Greek Garden

by Michail Velichansky

 

At some point, my husband turned into a statue. One of those white stone ones, like they have in the museums. Except, well… all the men there look better. Strong and muscled and handsome, even if they did have little things. They didn’t have beer bellies, and I think they had hair, though it was stone. And you know, the thing is, I never remembered looking at his hair when it was, well, hair—but when it became stone… It just wasn’t very good looking.

I don’t know exactly when it happened. I know that he wasn’t always like that, not when I first married him—who’d want to marry a statue? Back then, he was the sweetest man. I remember back when we were dating, he used to sing to me, and he had the most horrid voice. Usually it was steady and deep, but when he sang it would squeak and crack… I teased him about it, but really I liked it. I mean, it’s one thing for some great singer to get up there and sing, but the kind of courage it takes to try and do something like that with no talent… He was the sweetest man, my Roger was; never had any real talent for anything except fixing things, but he tried so hard. I really miss him trying to squeak his way through “Can’t Take My Eyes Off of You.”

But he didn’t just turn into a statue overnight, all of a sudden. I would’ve noticed that. No, it was gradual. He became a little more like stone over the years, and I just didn’t notice. It wasn’t even bit by bit at first, but kind of a whole change. He started to move less and less; he became whiter and paler. And he became harder, I think. Because I remember when we were going out we used to touch a lot, hugging and stuff. He was a big man, but so soft… Later, though, I don’t think we hugged so much.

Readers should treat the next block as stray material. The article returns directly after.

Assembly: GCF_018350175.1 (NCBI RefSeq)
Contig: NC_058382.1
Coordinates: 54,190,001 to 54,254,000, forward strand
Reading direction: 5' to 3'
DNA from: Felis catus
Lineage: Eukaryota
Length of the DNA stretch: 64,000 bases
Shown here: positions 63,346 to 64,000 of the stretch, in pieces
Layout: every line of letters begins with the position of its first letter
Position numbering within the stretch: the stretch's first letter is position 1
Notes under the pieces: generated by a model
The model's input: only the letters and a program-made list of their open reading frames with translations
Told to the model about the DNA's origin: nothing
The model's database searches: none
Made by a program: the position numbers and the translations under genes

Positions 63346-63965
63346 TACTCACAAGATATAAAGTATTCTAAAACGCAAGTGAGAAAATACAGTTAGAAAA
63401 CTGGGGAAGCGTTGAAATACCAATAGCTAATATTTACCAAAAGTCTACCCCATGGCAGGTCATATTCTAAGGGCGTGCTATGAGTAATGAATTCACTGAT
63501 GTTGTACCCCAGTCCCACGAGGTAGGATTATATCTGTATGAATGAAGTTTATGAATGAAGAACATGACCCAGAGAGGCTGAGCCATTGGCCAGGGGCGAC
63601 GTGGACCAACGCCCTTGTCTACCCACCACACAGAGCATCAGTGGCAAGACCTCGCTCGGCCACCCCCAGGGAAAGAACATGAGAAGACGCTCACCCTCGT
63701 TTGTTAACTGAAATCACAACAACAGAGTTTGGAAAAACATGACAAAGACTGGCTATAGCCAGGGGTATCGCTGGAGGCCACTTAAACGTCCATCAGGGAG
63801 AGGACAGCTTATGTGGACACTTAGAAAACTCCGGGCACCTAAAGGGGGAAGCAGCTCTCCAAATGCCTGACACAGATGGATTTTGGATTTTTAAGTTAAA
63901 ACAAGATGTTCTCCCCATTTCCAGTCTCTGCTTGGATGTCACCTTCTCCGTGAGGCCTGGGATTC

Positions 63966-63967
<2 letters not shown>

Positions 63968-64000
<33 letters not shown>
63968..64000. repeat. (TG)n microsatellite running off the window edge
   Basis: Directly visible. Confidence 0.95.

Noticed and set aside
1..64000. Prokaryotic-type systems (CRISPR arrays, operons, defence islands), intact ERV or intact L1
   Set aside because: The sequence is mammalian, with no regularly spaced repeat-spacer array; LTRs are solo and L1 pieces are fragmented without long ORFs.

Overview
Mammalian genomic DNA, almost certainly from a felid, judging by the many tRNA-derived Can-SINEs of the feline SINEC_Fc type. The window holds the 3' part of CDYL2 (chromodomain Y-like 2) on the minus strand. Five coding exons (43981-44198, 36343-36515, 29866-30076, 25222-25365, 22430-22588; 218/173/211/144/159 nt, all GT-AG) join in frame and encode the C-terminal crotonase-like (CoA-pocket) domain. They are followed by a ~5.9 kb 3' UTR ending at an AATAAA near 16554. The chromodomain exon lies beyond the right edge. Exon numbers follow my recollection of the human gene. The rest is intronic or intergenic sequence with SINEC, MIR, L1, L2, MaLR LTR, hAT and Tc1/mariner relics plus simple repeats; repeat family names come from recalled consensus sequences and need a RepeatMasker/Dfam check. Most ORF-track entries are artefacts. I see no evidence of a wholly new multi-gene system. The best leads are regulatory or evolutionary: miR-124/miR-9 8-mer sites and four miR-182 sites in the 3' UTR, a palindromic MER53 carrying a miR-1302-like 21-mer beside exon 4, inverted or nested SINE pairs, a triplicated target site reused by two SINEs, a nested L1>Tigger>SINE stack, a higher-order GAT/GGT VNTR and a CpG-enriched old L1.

After a while, we didn’t even kiss before going off to work.

Then, one day, I came home and he was sitting in front of the TV, beer in hands. He didn’t move when I went in, but I didn’t really see anything strange in this—it had been a long time since he’d jumped up every time I walked through the door. I put my purse down on a chair and hung up my coat, and… I just watched him for a while. He was sitting there, the TV lighting up his face, the beer in his hands slowly going flat… I don’t know. He just looked kind of lonely. I went around behind the couch, and put my hands on his shoulder to give him a massage—and I jumped back, because he wasn’t flesh and blood anymore, but cold, cold stone.

I went into the bedroom and locked myself in—I couldn’t stand to look at him. I felt empty. Maybe I cried a little, though I can’t remember. Later, I thought I heard someone banging on the door.

“Leave me alone,” I said to whoever it was.

Roger was still on the couch the next morning, except now he was laying on it, reclining, his head back.

I don’t why, but I said, “Good morning.” Of course there was no response. And when I kissed him on the cheek before going to work—it had been a long time, like I said—he was rough, and cold, and I just felt empty again.